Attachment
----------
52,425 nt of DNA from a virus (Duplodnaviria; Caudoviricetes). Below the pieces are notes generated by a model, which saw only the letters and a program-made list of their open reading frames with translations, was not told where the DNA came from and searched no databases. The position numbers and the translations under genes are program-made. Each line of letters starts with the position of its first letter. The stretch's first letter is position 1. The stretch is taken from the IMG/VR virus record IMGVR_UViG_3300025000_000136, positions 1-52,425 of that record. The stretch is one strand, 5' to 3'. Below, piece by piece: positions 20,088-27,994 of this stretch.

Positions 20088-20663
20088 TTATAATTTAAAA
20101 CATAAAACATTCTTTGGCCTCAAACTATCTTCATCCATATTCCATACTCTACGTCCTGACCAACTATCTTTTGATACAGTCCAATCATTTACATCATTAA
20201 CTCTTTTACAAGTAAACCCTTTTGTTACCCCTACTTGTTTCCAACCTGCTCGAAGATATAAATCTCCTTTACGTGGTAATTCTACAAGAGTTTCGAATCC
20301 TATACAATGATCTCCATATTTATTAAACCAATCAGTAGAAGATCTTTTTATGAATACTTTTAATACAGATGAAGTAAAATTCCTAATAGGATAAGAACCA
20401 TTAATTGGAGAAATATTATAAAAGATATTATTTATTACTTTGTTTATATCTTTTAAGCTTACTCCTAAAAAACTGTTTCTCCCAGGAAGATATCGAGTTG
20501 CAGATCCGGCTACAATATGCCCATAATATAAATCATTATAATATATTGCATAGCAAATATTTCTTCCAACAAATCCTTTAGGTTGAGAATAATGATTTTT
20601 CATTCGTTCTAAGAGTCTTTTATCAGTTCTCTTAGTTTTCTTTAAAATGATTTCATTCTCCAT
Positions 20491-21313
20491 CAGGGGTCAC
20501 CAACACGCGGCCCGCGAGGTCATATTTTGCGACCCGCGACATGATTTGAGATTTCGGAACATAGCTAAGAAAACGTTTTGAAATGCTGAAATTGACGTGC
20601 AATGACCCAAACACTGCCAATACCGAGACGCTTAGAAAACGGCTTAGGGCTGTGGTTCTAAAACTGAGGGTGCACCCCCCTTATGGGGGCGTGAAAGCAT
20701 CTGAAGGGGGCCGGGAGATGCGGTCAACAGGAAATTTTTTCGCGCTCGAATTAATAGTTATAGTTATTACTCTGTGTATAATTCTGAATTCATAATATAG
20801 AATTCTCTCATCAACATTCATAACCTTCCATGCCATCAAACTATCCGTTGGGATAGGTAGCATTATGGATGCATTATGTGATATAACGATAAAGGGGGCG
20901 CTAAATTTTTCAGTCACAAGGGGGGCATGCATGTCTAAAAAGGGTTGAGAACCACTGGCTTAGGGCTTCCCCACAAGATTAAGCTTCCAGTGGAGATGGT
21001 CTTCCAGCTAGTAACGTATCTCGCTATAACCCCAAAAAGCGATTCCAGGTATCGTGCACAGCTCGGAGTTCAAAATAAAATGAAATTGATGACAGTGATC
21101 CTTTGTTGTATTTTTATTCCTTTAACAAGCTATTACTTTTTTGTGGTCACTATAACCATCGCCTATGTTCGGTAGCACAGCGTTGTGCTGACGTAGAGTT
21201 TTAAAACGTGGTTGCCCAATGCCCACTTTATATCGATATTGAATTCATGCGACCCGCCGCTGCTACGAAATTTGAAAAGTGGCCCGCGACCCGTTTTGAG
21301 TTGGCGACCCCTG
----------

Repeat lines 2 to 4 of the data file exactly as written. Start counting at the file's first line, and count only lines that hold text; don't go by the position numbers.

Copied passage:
Positions 20088-20663
20088 TTATAATTTAAAA
20101 CATAAAACATTCTTTGGCCTCAAACTATCTTCATCCATATTCCATACTCTACGTCCTGACCAACTATCTTTTGATACAGTCCAATCATTTACATCATTAA